Also dating to the 13th Dynasty is an intriguing set of discoveries we made in Building A in 1999 and 2001. In its northwest quadrant we uncovered an area which had undergone a series of major renovations during the middle of the 13th Dynasty. Originally designed as a block containing large granaries and storage rooms, this area was rebuilt as a separate 7-room house with a pillared porch facing the back of the main residence. Contemporary with, and adjacent to, this remodeling was the addition of a formal garden courtyard—a large rectangular open space with a 3 by 4 grid of 12 subterranean brick planters. Within these planters we discovered the roots of sycamore fig trees (Ficus sycamorus), a favorite in ancient Egyptian gardens because they were extremely resilient in the low moisture at the desert’s edge. The construction of this 7-room house along with its garden courtyard converted a former storage space into a special residential area—but for whom?
In and around this same area we also recovered many clay seal impressions. A large number were made by a scarab seal with the name of a princess, “the noblewoman and king’s daughter Reniseneb.” These seal impressions cluster in Building A’s northwest quadrant and date to the later part of Wah-Sut’s history. It seems likely that Reniseneb was the daughter of a middle- or late- 13th Dynasty pharaoh who married one of Wah-Sut’s mayors. Could the construction of the 7-room building and its garden courtyard have formed a separate female residence within the wider mayoral household connected with the arrival of this princess?
The Main Entrance And Plaza
Before 2001 our investigations of Building A’s internal architecture had revealed two entrances into the building. Both of these doors, however, led out the back of the structure, connecting the mayoral residence with its administrative-gatehouse (areryt) and serving the supply of its kitchens and storage areas, respectively. Neither of these doorways could be identified as the type of formal main entrance one might expect on such an important building. Based on the overall layout of rooms and passages inside Building A, such a main entrance probably once existed on the north side, facing the Nile floodplain.
In 2001 we extended our excavations in this direction, down toward the modern town of South Abydos and its cultivated fields. Despite a poorer degree of archaeological preservation than higher up the slope (due to the proximity to modern houses and areas normally covered by animal pens), we were still able to locate the position of Building A’s original main entrance. The doorway itself is now entirely destroyed, but the remains of the brick access ramps indicate where it originally stood and how these led visitors up to the elevated threshold of the mayoral residence.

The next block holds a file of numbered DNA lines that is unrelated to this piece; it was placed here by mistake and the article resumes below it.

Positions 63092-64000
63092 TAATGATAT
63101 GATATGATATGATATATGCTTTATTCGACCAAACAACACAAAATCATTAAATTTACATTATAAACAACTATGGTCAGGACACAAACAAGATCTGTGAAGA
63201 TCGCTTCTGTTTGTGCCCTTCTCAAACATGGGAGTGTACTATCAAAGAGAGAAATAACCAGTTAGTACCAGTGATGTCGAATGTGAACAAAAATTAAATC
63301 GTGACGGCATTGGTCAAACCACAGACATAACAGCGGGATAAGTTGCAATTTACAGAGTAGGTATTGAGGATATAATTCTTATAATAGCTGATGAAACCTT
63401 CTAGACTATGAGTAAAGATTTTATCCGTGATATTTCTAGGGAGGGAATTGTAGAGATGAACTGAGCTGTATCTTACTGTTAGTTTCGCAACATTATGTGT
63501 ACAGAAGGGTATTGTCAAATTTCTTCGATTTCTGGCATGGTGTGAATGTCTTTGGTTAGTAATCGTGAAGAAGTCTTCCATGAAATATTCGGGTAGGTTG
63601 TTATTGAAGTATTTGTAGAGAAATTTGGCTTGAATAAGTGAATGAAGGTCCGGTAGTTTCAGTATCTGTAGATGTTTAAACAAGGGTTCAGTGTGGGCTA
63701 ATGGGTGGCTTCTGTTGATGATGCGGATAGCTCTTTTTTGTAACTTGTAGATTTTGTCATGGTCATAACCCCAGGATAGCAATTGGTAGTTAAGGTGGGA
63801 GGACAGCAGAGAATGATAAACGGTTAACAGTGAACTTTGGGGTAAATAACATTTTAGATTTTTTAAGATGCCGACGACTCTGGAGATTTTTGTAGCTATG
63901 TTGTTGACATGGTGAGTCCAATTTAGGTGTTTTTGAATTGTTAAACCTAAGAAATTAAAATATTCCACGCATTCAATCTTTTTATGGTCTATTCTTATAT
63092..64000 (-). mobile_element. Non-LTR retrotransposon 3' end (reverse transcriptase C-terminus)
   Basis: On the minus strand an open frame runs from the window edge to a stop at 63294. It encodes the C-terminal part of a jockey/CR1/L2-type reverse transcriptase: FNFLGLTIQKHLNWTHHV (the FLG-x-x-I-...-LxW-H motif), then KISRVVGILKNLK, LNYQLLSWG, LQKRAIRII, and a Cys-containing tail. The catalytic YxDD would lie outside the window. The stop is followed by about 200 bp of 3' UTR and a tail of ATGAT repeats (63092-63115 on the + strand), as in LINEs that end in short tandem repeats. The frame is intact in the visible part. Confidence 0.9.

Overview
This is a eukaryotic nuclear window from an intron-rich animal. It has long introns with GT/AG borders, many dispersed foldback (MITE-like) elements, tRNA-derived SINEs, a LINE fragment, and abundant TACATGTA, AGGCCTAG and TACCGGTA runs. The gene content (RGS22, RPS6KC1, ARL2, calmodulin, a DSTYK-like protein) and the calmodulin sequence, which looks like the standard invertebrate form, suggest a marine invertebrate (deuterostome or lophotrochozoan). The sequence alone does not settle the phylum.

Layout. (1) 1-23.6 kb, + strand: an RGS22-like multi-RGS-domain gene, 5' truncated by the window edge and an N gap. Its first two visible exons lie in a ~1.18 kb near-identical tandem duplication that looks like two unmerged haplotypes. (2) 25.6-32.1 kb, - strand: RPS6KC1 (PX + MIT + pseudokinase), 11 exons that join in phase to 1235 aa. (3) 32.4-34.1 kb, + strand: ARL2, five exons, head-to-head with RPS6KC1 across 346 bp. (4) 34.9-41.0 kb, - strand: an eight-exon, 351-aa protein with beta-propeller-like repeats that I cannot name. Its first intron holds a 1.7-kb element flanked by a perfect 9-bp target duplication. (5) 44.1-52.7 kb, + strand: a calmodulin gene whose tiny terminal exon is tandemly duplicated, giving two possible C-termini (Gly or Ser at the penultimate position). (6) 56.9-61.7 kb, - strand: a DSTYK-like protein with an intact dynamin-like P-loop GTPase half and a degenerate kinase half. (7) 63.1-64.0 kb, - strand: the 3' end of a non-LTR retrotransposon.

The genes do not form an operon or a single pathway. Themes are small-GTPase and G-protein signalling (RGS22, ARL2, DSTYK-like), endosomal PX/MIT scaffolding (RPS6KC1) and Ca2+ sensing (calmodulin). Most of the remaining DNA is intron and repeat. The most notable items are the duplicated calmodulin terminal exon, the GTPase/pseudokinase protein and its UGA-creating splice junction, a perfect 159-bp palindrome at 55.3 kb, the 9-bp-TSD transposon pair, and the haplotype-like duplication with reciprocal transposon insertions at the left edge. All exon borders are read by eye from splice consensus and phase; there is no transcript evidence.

Immediately in front of this gateway we found an expansive, empty zone devoid of buildings. It was also surprisingly free of pottery and other material remains that we typically find dumped in empty spaces in and around the ancient town. In contrast, this 34-m wide plaza in front of the mayoral residence was purposefully kept clean. Although we have yet to completely define its extent north toward the floodplain, all indications suggest that it was an important location dominated by the massive façade and entry ramps of the mayoral residence. As such, it may have been a gathering place for the townspeople and their point of contact with the mayor and his officials.
Flinders Petrie discovered a similar entrance ramp and a plaza combination over a century ago at the planned town of Lahun—the pyramid and cult site of Senwosret II (the father of Senwosret III). The building Petrie designated the “acropolis” is an equivalent structure to Wah-Sut’s mayoral residence. In front of the acropolis at Lahun stands a building which may have been a local temple dedicated to the god Sopdet, who was venerated alongside the deceased Senwosret II.
Based on the overall similarity in their configurations, there might be an as-yet undiscovered temple on the far side of the plaza at Wah-Sut. Although Wah-Sut was established to maintain the cult of Senwosret III, its population undoubtedly venerated other gods. If such a local temple were to be found in or adjacent to the plaza fronting the mayoral residence, this would suggest that the architects of South Abydos intentionally created a town center framed by the mayor’s residence and an additional religious building serving this community. Such a combination would have reinforced the mayor’s civil and economic authority with the religious authority embodied in the nearby temple of a local god.
Wegner, Josef. “Institutions and Officials at South Abydos: An Overview of the Sigillographic Evidence.” Cahiers de Recherches de l’Institut de Papyrologie et d’Égyptologie de Lille 22 (2001):77-108.
Wegner, Josef. “The Town of Wah-Sut at South Abydos: 1999 Excavations.” Mittelungen des Deutschen Archäologischen Instituts, Abteilung Kairo 57 (2001):281-308.
Wegner, Josef. “A Decorated Birth-Brick from South Abydos.” Egyptian Archaeology 21 (2002):3-4.
Wegner, Josef. “Social and Historical Implications of Sealings of the King’s Daughter Reniseneb and Other Women from the Town of Wah-Sut.” In Scarabs of the Second Millennium BC from Egypt, Nubia, Crete and the Levant: Chronological and Historical Implications, edited by M. Bietak and E. Czerny, pp. 221-40. Vienna: Verlag der Östereichischen Akademie der Wissenschaften, 2004.